Misarticulating and Normally Articulating Children's Identification and Discrimination of Synthetic [r] and [w] In this study, 22 children, ages 6:0 to 6:11, who misarticulated word-initial [r] as [w], were compared to 13, age-matched normally articulating children for their ability to identify and discriminate seven synthetic stimuli representing an acoustic continuum between [we] and [re]. Discrimination was tested among 3-step continuum stimulus pairs using ... Reports
Reports  |   February 01, 1985
Misarticulating and Normally Articulating Children's Identification and Discrimination of Synthetic [r] and [w]
 
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Article Information
Reports   |   February 01, 1985
Misarticulating and Normally Articulating Children's Identification and Discrimination of Synthetic [r] and [w]
Journal of Speech and Hearing Disorders, February 1985, Vol. 50, 46-53. doi:10.1044/jshd.5001.46
History: Received August 30, 1983 , Accepted October 31, 1983
 
Journal of Speech and Hearing Disorders, February 1985, Vol. 50, 46-53. doi:10.1044/jshd.5001.46
History: Received August 30, 1983; Accepted October 31, 1983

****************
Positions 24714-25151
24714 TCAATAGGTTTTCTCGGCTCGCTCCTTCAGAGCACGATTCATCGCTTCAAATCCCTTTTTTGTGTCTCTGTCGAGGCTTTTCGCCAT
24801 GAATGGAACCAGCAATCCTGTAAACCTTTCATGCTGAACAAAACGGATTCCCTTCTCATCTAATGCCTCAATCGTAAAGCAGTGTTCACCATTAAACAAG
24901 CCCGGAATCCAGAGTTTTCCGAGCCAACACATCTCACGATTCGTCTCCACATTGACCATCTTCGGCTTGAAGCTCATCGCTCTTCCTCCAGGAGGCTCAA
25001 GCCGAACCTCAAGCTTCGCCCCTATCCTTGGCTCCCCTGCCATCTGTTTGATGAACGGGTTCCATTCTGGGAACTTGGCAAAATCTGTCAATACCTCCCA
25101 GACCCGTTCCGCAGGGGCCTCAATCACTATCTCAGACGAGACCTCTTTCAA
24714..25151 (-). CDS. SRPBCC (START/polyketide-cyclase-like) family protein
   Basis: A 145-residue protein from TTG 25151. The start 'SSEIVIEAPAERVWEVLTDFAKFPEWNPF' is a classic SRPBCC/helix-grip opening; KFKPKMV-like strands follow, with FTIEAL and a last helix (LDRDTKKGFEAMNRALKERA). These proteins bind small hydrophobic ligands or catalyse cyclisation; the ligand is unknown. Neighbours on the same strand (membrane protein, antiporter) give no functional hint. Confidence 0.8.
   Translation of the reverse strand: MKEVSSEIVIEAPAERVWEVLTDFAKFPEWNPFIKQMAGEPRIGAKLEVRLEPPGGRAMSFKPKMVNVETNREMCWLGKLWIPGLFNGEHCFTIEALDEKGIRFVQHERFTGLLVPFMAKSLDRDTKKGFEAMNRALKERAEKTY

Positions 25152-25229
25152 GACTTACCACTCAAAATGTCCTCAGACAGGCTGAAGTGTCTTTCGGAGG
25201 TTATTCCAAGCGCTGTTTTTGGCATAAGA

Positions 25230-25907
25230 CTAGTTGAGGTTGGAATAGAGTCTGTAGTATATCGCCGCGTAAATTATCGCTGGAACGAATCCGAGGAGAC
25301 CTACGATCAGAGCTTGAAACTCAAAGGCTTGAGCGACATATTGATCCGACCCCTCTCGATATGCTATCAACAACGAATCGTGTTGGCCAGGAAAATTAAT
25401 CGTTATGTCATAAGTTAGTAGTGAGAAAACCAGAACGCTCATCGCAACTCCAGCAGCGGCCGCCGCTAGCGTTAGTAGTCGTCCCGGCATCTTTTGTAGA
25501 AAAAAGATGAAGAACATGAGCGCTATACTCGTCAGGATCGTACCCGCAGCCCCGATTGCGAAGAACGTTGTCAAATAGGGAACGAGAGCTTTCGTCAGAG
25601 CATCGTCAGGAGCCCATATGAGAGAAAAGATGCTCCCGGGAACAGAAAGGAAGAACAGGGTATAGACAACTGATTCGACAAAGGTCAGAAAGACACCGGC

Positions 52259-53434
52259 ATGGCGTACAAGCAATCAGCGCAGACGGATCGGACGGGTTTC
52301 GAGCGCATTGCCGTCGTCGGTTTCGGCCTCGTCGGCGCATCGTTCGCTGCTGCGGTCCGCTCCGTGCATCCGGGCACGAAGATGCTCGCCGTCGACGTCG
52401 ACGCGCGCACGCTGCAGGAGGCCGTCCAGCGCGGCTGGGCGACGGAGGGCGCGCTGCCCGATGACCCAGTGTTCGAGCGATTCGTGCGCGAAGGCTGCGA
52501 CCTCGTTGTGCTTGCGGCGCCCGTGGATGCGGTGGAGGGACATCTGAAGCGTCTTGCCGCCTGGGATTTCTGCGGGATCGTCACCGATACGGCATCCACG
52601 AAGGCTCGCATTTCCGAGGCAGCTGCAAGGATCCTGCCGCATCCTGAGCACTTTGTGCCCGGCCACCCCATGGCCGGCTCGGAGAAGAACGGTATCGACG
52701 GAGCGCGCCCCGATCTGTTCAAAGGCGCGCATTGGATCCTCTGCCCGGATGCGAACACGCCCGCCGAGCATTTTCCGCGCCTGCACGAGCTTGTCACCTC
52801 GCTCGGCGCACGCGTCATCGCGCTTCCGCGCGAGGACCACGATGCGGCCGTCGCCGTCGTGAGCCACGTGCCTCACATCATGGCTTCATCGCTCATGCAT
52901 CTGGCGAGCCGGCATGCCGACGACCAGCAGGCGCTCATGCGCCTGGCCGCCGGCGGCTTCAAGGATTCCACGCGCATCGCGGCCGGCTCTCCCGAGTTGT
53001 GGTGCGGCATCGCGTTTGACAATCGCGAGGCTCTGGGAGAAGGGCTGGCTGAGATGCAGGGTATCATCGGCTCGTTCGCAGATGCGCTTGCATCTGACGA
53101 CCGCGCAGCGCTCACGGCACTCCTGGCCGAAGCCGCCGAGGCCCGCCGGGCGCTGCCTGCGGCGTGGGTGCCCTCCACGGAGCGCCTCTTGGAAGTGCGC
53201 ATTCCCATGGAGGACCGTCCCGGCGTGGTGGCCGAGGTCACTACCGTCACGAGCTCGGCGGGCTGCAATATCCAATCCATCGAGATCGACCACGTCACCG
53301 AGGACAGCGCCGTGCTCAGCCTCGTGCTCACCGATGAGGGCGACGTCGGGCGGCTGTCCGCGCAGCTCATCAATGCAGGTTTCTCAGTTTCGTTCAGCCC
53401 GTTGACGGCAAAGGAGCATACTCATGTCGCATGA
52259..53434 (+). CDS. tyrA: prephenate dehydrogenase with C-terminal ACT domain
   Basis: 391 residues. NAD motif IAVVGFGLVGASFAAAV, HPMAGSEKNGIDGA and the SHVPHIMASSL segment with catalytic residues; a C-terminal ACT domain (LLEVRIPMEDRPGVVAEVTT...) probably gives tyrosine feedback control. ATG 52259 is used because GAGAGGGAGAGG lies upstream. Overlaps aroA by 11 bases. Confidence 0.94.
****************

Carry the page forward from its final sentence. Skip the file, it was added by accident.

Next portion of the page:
In this study, 22 children, ages 6:0 to 6:11, who misarticulated word-initial [r] as [w], were compared to 13, age-matched normally articulating children for their ability to identify and discriminate seven synthetic stimuli representing an acoustic continuum between [we] and [re]. Discrimination was tested among 3-step continuum stimulus pairs using the 4IAX paradigm. All of the control children demonstrated a single, sharp phonemic boundary during identification and higher between-phoneme than within-phoneme discrimination ability. Most of the misarticulating children demonstrated abnormal identification functions, with many showing only chance-level responses. Discrimination ability of the misarticulating children was generally poorer than that of the normally articulating children. Furthermore, discrimination ability of children in both groups was largely predictable from their identification performance, assuming categorical perception of these stimuli. Results indicate that a majority of the 6-year-old [r]-misarticulating children have failed to phonemically distinguish /r/ from /w/. These results call into question the use of the liquid gliding process as a psychological processing description of the misarticulation of these children.

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